REVIEW: "Clementine" Shows the Beauty and Danger Of Teenage Naïvety, and Reminds Us What It’s Like to be One

Perhaps one of the most intriguing films to come out of Tribeca Film Festival this season was Clementine, an "equal parts psychological drama and sexual coming of age story" that centers on the unconventional relationship between two women. After a heartbroken Karen (Otmara Marrero) seeks asylum by breaking into her ex’s lake house, she encounters Lana (Sydney Sweeney), a mysterious teen who takes her on a ride, literally and metaphorically.

The two meet in rather strange circumstances - Karen spots Lana wandering (well, trespassing) on the property, but she says she is looking for her missing dog. Karen drives her around town to eventually find her dog, and their encounters continue from there. Their relationship is a slow burn, and the movie leisurely moves the story to a different, darker place by the end. Without giving much away, Clementine is an interesting movie that examines the complexities of female relationships. It is very cyclic - “I really wanted to explore how a female relationship could oscillate between friends, rivals, teacher/student, sisters, lovers, protector/protected all at the same time” director Lara Jean Gallagher told Her Campus in an exclusive interview. There is also a bit of an age gap between them, which some viewers found to be problematic.

One of the most engrossing focuses in the film is the nature of Lana. What Clementine does best with its characters is reminding us all what it’s like to be a teenage girl - especially one who is ambitious and wants to take on the world. Lana is an aspiring actress who dreams of getting out of town and starting her career in Los Angeles. At the same time, she’s trying to figure out who she is as a person. Sweeney agrees that her character is one who’s shrouded in mystery, and also believes that she is trying to figure out what love is, and what it means to the people around her. As the film goes on, the viewer gets the impression that Lana is anything but transparent. She's not actually as mature as she says, but just acts like it. She gets into situations that are dangerous or unwise, due to her naïvety and daring spirit. “I don’t think you learn right away when you’re 16 years old” Sweeney says. “You make the same mistakes a few times… I think she’s still going to find curiosity through different people until something major happens.” Her audacious nature and actions catch up to her in the end, however, all laid out with a heart-wrenching monologue. In the big *moment* around the climax of the film, it’s unsettling to watch Lana. She is on camera, vulnerable, confused, and hurt - a stark contrast of the confidence and maturity she normally exudes. It reminds everyone that Lana is still basically a child, and surely has a lot to learn. But seeing Lana learn or grow from her experiences is also kind of beautiful, in a tragic way. Seeing how unworldly she is due to her age and inexperience is a reminder of the delicacy of teenagers. It’s easy to forget what it was like being in that stage of your life and how all you want to do is mature and become your future self. We could be a little reckless at times, but we always believed what we were doing was right.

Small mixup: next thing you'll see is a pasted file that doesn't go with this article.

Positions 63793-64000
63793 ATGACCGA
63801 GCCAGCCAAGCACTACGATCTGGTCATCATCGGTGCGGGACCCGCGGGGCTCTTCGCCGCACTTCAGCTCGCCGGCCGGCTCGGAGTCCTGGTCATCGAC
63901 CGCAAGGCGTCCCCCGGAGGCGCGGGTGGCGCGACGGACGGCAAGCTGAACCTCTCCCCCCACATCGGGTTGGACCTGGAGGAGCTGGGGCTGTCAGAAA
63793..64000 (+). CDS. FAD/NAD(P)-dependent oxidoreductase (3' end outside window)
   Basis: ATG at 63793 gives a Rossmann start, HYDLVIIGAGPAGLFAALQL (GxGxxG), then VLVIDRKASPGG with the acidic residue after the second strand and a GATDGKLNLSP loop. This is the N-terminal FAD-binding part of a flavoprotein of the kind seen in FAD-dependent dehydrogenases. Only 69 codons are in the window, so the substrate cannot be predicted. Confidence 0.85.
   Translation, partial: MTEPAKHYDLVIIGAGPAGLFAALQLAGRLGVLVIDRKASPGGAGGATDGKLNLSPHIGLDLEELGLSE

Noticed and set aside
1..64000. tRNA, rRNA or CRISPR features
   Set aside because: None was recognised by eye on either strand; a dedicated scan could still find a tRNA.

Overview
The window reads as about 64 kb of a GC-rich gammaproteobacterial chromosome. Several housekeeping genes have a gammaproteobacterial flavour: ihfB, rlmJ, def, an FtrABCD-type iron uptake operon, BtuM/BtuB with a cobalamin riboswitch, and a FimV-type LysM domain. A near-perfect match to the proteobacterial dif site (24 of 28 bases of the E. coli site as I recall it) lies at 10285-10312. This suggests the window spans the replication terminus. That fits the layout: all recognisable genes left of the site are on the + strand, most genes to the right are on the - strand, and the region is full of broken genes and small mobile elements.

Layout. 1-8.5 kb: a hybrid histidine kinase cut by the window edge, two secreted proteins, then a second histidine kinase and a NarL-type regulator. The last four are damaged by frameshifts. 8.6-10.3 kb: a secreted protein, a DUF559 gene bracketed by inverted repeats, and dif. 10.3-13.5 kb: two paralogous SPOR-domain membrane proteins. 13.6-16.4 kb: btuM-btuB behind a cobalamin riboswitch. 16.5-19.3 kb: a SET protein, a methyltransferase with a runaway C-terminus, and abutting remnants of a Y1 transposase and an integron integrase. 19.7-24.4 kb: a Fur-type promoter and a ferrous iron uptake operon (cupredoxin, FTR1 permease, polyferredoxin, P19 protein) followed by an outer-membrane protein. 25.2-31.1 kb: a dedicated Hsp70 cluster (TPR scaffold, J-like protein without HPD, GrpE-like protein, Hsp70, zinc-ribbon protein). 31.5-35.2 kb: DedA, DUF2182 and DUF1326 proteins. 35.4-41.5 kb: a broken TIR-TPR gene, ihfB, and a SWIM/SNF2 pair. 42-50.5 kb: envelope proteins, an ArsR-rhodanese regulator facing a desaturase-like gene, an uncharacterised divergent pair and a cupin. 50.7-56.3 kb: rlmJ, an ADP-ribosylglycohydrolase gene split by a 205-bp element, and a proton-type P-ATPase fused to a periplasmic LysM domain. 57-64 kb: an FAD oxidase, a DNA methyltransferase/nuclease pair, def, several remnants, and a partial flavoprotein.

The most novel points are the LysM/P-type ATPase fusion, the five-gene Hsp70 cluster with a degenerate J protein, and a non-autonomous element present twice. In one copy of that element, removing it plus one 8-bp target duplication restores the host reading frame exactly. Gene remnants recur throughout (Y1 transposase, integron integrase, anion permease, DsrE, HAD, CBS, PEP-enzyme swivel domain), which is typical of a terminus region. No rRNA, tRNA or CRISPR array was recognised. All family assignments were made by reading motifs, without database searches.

What worked for me in Clementine was how it shows that there are multiple layers to girls, something that is sadly still important to remind Hollywood of. Having a female director at the helm who drew on parts of her own life for the film served to benefit both of the characters. By the end of the film, both Karen and Lana learned something about themselves and each other. Clementine is also a bit of a teaching moment for teenage girls, who are at a very special time at their lives. While naïvety inevitably comes with age and lack of wisdom, it’s helpful to take guidance and be smart about certain situations. Life is all about trial and error, and while it’s important to make mistakes, it’s equally important to use your head when making decisions. Advice the film’s stars would give to Lana? For Sweeney, it’s all about self love. “I think that many times people look for other people to love them in order for them to love themselves, especially as a teenage girl. Love who you are and you don’t need that validation from other people.” For Marrero, she urges Lana to continue being curious. “Continue asking questions. That’s always how you find yourself, asking the right questions. Don’t let that curiosity fade.”

Gallagher advises teens to find themselves in whichever way is necessary. “I think it’s really all about figuring yourself out or trying to know yourself … you can decide how you want to be too. Everyone should journal and try to be in touch with themselves, and be aware that even if there’s heartbreak or sad things, you can use it. You can use it to grow and change.. it doesn’t have to be like that. You can learn from it.”

Clementine premiered at Tribeca Film Festival in April and is currently seeking distribution.